Detroit is a gripping and disturbing docu-drama in director Kathryn Bigelow’s inimitable style, but it doesn’t deliver on the same scale as her two greatest works.
Kathryn Bigelow’s latest film, Detroit, doesn’t deliver on the same scale as her masterpieces, The Hurt Locker and Zero Dark Thirty, which established her as the leading contemporary director of immersive historically-based realist drama. These two great earlier films were meticulously researched down to the finest detail, and came across as so authentic that watching them felt like vicarious experience. There were moral complexities to grapple with for both the characters and audience. You were left with a sense of having gained real insight into the extreme real-life situations depicted. While Detroit is a brilliantly managed gut-churning docu-drama with Bigelow’s mark all over it, it lacks the audacious scope, intricate detail and moral complications of her best work.
The film is set in Detroit during the race riots of 1967. Despite the implications of its title, the riots themselves and the event that triggered them are not Bigelow’s primary concern here. They are dispensed with early on in an impressive but all-too-brief treatment that adroitly captures the detonation point of a city simmering with racial tension. This is unfortunate, because if anyone could have tackled the riots and the factors behind them on film, it’s Bigelow. However, they are subsequently relegated to mere dramatic backdrop, as the focus narrows to an incident that took place at the Algiers Motel culminating in the deaths of three African American men.
For the bulk of the movie, we’re locked into a ground floor corridor of the motel, where three white cops have several black guys and two white girls baled up facing the wall, as they prowl to and fro interrogating them as to the location of a gun allegedly used to snipe on police and National Guardsmen from an upper floor window (the “gunman” is shot dead virtually as soon as the cops storm the motel). Led by the sadistic and ever-menacing Krauss (Will Poulter), whom we have seen earlier shooting a fleeing rioter in the back, the cops’ tactics include humiliation, verbally and physically assaulting the terrified ‘suspects’, and dragging individuals off into adjoining rooms to conduct mock executions, one of which turns all too real.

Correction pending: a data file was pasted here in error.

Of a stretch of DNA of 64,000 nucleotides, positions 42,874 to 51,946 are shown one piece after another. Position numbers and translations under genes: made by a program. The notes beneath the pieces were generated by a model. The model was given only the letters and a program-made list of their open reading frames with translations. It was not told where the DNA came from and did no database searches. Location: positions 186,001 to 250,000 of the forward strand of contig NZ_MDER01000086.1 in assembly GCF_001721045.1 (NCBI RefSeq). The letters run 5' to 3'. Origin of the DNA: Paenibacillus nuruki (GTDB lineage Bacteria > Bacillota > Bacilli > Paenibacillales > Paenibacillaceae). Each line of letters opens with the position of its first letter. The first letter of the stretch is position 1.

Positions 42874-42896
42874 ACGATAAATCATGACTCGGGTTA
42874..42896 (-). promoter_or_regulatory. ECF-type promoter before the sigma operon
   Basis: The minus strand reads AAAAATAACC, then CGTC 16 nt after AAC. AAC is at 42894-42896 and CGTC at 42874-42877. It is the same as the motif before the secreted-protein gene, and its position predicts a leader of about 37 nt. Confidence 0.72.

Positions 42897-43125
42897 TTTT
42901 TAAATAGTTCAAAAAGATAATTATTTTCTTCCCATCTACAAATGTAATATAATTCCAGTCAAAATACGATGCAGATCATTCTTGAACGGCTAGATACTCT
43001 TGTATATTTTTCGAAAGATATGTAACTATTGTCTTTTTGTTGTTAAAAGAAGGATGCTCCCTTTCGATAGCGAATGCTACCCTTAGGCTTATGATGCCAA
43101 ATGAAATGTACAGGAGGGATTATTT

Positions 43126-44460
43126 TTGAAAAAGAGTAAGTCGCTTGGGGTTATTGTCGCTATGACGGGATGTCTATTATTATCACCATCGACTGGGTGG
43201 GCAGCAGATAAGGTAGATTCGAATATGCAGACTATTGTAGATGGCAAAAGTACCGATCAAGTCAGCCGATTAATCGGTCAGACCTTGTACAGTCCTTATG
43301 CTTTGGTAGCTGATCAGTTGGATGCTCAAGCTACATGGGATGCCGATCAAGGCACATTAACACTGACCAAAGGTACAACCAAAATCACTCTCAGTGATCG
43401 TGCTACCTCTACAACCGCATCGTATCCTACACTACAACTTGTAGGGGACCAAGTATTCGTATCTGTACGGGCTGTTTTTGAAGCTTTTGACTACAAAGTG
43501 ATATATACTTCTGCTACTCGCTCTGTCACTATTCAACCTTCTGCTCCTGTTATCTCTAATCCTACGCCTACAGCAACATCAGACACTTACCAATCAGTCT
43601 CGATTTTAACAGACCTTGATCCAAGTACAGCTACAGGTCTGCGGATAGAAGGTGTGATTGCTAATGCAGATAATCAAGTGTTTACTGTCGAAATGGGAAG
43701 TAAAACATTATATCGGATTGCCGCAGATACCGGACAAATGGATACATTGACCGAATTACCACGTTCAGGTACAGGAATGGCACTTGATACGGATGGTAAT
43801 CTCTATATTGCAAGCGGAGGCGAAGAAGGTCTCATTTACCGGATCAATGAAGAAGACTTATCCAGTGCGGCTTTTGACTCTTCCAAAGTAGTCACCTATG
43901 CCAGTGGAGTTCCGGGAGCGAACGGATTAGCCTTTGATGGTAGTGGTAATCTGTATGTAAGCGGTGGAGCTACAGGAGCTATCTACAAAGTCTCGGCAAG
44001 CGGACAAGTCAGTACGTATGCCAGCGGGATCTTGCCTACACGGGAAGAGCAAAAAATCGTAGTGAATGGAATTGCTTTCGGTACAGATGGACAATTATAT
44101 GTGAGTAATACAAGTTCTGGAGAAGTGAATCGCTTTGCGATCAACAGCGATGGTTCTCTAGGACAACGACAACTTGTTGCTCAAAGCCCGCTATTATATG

As with The Hurt Locker and Zero Dark Thirty, the tension is ratcheted near to breaking point, but unlike in those two great works, viewer fatigue becomes a factor here. One reason is the familiar set-up – we’ve seen this sort of thing many times before. It’s still gripping, harrowing and confronting, but it is not the transportative experience you hope for with Bigelow.
It doesn’t help that the characterisation is simplistic; there are only bad guys and their victims. The plight of the victims is horrendous, to be sure, but none of them are fleshed out as characters; thus, emotional investment on the part of the viewer is minimal. Sure, we are outraged by the racism of the cops, but perhaps not enough given the extremity of its expression. And the ringleader, Krauss, the only character developed beyond sketch, comes across as a psycho, rather than a racist. The guy is just plain evil. This is a problem, in that the Krauss character undercuts what appears to be the filmmakers’ primary intention: to draw parallels between police racism in America of the 60s and the present day (let’s face it, little seems to have changed).
With so much of the film taken up with the Algiers Motel incident, there is time only for a cursory coverage of the court case that followed. The outcome is predictable, but no less infuriating for that – and you don’t have the “it’s only a movie” escape route.
Many reviewers have raved about Detroit, and at very least it’s a gripping and disturbing crime thriller based on fact. It’s just not the expansive, multi-faceted and insightful take on extreme historical events Bigelow offers at her extraordinary best.
Movie Website: http://detroit.movie/
Australian release date: Detroit in Australian cinemas from 9 Nov 2017
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